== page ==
The Lloyd Town Board held its reorganizational meeting on January 6 at 5 p.m., an hour later than the workshop meetings typically scheduled for the first Wednesday of the month. The time of those workshops was one of the areas where the new board’s fault lines showed, as now there are two Democrats sitting to supervisor Paul Hansut’s left and two Republicans to his right.
“During the election,” said new board member Joseph Mazzetti, “we talked about transparency and a small-town feeling.” Holding official meetings so early in the day, he felt, made it difficult for those working traditional hours or retrieving their children from after-school activities to participate. He even researched what happens in neighboring towns: “New Paltz holds their workshops at 7:30, Marlborough at 7,” he said. “None hold them at 4 p.m.”
Hansut explained that workshop meetings in Lloyd are held at that time so that department heads — who are expected to attend and report on their areas — can appear during the regular work day, which ends at 4:30 p.m. for most town employees. “They don’t have to leave and come back,” said Hansut. “Four o’clock seems to work. We live stream the meetings, and the recording is broadcast on the Friday, Wednesday, and Monday of the following week.” While votes are occasionally taken, Hansut said that it’s limited to those situations which must be acted upon before the next regular meeting.
Mazzetti wasn’t convinced. “There’s nothing like people being in attendance at a real meeting,” he said. “The department heads understand that they must show up, and we can’t cater to the few. Why not hold them at seven?”
“It could lead to overtime in some cases,” said Hansut, a point which Kevin Brennie agreed with.
“That could be expensive for the taxpayers,” Brennie pointed out.
Hansut also mentioned that the board’s present schedule — holding meetings in the first and third weeks of the month, rather than two weeks in a row as is done in other towns — has led to smoother governance. With workshops two weeks before the regular meeting, it gives council members ample opportunity to get feedback from residents and other stakeholders regarding any business being undertaken; in Hansut’s estimation, holding meetings in quick succession makes that process much more difficult to manage.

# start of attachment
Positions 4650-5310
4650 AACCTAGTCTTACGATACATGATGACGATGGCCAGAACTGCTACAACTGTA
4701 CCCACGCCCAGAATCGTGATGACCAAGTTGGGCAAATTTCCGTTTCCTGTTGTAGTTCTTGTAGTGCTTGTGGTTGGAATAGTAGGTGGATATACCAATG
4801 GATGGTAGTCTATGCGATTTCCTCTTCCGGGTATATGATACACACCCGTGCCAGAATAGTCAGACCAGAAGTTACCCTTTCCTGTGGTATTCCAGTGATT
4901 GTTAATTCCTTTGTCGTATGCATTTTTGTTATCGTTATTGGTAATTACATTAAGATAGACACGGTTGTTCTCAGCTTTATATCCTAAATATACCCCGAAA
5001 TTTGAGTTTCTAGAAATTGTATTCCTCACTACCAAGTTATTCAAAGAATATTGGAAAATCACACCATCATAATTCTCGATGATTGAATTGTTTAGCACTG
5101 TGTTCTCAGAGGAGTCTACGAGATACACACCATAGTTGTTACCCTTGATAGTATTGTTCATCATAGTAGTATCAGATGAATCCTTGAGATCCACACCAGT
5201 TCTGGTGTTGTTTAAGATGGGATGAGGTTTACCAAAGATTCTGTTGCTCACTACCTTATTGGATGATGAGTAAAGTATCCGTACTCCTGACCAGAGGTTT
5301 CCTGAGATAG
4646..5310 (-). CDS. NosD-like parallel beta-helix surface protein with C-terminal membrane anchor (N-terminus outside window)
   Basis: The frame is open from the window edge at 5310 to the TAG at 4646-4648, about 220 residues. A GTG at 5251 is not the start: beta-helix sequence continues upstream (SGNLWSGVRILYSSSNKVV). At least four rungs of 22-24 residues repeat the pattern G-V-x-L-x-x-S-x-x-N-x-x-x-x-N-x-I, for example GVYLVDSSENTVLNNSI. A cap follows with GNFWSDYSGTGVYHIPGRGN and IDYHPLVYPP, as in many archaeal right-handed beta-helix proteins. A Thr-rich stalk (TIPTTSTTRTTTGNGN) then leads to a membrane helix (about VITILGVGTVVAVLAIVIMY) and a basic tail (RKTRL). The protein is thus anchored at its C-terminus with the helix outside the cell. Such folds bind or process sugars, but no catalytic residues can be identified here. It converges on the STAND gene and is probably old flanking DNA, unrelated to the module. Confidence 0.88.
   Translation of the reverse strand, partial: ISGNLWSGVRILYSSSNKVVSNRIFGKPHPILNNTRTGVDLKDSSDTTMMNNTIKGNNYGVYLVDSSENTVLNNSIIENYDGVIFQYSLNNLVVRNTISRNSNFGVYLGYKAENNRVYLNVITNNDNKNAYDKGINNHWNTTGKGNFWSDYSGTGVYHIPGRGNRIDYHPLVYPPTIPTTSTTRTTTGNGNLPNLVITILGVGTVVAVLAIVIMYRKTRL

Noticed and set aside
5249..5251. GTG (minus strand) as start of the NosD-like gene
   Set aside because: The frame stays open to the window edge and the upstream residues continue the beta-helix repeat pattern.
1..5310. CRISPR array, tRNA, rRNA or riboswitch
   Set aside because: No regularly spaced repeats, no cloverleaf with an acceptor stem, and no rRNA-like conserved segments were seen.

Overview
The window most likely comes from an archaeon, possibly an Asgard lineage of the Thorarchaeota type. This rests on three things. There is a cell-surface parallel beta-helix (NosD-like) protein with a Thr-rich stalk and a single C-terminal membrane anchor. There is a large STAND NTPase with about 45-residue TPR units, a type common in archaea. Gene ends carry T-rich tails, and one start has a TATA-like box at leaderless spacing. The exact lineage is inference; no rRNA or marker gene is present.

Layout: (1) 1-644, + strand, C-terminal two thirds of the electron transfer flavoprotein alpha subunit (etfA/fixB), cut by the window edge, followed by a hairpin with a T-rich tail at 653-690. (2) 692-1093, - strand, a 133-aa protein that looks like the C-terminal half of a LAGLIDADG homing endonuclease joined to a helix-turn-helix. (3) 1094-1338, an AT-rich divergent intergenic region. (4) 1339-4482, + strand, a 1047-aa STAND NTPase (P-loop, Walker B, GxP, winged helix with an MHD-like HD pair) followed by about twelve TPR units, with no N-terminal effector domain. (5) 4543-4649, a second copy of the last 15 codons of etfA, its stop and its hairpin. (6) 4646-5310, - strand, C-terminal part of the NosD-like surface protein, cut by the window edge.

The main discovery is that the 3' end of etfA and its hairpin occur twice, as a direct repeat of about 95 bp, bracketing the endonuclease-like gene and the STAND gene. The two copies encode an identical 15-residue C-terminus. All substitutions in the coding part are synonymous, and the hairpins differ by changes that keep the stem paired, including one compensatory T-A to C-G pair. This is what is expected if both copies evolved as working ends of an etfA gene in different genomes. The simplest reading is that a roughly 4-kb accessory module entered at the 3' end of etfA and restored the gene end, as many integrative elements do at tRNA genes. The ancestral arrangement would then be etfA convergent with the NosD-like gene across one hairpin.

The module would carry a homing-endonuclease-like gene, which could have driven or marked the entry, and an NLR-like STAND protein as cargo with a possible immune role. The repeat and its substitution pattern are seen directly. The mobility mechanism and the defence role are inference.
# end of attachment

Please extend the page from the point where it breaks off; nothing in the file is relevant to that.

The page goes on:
Neither Guerriero nor Mazzetti were convinced, and both voted against continuing to hold workshops at 4 in the afternoon.
There was no dissent about appointing Planning Board alternate member Peter Brooks to complete the term of Scott Saso, who has resigned; Brooks will now be on the board at least through 2020. Dave Plavchak was unanimously approved to replace Saso as chairman.
When it came to the ethics committee, however, another partisan split occurred when Hansut proposed naming attorney Peter Cordovano to that body. Guerriero was not concerned by the fact that Cordovano is a Republican, but that he is an active member of the party who works on campaigns. In the past, Cordovano also was chairman of the New Paltz Republican Committee. Jeffrey Paladino saw things differently, saying that Cordovano is an attorney, “an upstanding guy” and would be “an asset.”
“The point is that he is heavily involved with the Republican party,” said Mazzetti, after which he and Guerriero voted against the nomination.
The two Democrats also demonstrated an interest in reining in spending, questioning the amount earned by the recreation director and a raise — from $21.75 to $25 per hour — for court officers. In the case of the recreation director, the reason for his salary was explained as being because he has assumed some duties formerly performed by an outside cleaning service. Court officer positions, the board members were told, can be difficult to fill, and the raise was at the request of the town justices. In the past, police officers fulfilled those duties, and hiring dedicated court officers saves tax money.
Other routine motions to designate such things as official banks and newspapers, salaries of certain appointed employees and representatives to the annual statewide meeting of elected town officials were passed without comment, but those votes for which questions arose could be a harbinger of a different tenor in Lloyd Town Hall for 2016.